As illustrated at step 1111, a personal network of personal relationships for the users of the community of electronically interconnected users is also established at the computer based on personal electronic interaction through the computer with other users of the community. Step 1113 results in the receiving at the computer server 31 personal ratings received from the users in the community of electronically interconnected users, which are stored in database 47 as illustrated at step 1114. The received and stored record of personal ratings in database 47 is thus available at step 1115 to the users of the community of electronically interconnected users on request from one of the users in the community of electronically interconnected users. Finally, as shown at step 1117, information concerning the established personal networks, personal ratings, business networks, and business ratings of the users of the community of electronically interconnected users in the database 47 is shared from the computer over the publicly accessible computer network, before a return step 1118.
 As shown in FIG. 12, after starting at step 1120, one embodiment of the computer implemented method may further comprise receiving at the computer server 31 from one of the users 53 of the community of electronically interconnected users an invitation to another user to join one or both of the inviting user's personal network and business network (step 1121). The computer server 31 is thus able to receive an indication from the invited user of acceptance of the invitation (as shown at step 1123). In the event of such an acceptance, the computer server 31 sends a confirmation to the invited user of association with the inviting user (as shown at step 1125). If the invited user is not already registered in the community (as shown at step 1127), the invited user is allowed to register in the system 30 and its database 47 and participate in the community (as shown at step 1129). The computer-implemented method may further include the step of including both the inviting user and the invited user as members of each other's personal network or business network in the database 47 in response to a step 1131 of sending a confirmation, before returning as shown at step 1132.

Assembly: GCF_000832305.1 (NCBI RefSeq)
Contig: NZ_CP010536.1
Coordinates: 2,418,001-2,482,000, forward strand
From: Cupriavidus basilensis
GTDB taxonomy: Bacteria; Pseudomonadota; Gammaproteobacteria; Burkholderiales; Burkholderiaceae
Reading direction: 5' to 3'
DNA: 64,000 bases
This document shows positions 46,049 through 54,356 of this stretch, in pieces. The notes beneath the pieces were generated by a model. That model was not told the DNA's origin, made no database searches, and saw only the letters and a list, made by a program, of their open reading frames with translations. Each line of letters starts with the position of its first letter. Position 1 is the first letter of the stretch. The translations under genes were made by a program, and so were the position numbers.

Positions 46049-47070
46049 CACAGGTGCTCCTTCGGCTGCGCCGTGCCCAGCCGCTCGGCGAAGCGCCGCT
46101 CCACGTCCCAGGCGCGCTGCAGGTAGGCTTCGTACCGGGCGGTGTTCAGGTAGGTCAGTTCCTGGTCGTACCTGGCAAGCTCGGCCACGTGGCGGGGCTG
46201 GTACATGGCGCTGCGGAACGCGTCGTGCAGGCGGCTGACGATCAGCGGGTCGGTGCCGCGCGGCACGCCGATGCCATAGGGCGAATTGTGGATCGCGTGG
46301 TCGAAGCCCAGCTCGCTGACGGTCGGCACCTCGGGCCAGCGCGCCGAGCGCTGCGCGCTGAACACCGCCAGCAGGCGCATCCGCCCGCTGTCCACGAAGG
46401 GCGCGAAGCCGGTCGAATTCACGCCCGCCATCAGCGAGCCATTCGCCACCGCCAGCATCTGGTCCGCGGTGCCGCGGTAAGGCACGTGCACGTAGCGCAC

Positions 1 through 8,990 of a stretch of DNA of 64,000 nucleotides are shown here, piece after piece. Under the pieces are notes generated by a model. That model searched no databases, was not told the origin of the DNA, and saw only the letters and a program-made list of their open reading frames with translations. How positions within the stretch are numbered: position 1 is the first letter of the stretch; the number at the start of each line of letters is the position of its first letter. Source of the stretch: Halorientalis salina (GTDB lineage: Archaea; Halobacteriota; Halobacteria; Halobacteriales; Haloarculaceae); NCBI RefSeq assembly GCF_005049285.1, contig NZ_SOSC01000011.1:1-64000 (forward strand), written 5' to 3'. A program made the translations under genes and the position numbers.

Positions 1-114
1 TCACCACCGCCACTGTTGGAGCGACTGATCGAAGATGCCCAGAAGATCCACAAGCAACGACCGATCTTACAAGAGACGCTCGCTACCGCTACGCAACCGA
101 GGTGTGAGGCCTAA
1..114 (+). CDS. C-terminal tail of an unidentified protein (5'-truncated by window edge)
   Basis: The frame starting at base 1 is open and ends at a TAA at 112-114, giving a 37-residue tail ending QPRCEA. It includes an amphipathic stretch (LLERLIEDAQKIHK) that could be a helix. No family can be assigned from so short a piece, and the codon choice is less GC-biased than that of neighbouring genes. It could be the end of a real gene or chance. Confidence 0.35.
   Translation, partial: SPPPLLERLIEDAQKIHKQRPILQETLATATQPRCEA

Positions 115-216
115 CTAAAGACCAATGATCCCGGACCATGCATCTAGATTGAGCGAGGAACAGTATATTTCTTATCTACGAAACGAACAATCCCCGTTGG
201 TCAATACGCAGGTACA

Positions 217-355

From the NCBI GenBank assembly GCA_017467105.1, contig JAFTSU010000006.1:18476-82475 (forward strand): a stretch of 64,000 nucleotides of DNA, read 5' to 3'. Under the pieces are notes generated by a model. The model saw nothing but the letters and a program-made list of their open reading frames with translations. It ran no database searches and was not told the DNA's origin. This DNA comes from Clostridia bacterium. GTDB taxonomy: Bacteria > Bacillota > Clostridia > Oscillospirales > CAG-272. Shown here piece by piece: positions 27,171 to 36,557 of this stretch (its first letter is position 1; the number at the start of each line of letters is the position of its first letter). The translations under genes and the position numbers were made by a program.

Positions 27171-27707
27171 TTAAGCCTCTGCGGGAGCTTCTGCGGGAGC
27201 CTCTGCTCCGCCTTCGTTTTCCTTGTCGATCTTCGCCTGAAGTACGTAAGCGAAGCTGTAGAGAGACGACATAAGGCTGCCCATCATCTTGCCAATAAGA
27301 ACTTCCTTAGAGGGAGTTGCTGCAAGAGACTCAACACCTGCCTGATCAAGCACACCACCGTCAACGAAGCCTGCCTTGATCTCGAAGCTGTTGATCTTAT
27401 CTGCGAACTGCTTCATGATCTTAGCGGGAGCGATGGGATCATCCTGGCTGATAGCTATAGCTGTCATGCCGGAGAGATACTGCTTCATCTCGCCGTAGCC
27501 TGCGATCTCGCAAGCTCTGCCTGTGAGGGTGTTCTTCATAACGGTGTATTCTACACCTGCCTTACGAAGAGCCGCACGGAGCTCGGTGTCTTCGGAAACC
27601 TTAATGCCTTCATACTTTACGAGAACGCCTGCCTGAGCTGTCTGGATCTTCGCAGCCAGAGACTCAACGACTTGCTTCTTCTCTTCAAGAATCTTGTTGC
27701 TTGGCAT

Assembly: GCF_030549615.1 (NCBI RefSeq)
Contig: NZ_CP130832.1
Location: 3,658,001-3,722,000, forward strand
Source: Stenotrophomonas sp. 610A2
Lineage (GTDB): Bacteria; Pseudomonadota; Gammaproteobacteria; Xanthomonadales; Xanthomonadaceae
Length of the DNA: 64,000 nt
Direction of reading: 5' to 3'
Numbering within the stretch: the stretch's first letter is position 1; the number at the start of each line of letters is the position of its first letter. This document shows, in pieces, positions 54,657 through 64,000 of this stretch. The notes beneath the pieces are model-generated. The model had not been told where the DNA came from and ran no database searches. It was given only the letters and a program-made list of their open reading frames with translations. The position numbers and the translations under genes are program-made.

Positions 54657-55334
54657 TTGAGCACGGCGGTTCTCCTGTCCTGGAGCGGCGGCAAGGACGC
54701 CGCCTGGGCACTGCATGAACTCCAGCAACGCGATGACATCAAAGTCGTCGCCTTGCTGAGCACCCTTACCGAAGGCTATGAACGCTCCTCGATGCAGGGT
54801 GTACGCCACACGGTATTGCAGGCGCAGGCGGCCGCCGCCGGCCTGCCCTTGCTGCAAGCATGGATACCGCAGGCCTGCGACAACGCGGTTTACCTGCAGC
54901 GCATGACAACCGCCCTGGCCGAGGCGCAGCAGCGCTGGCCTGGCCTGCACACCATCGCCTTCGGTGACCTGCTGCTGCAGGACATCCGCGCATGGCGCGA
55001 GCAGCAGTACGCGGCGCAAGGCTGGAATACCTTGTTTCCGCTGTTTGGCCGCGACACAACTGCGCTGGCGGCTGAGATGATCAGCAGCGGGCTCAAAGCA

Referring now to FIG. 14, after starting at step 1140, the computer-implemented method may further comprise a step of a third party user browsing another user's personal network and business network (as shown at step 1141) and, if the third party user is a registered member in the community (as shown at step 1143). Further, if the third party user and the other user share at least one other user that is in database 47 as belonging to at least one of both the third party user's and the other user's business or personal networks (as shown at step 1145), the third party user is allowed access to the users that link the third party user and the other user. In such a case, the third party user is sent data from database 47 to illustrate to the third party user how the third party user is connected to said another user (step 1147), and a return step occurs as shown at step 1148.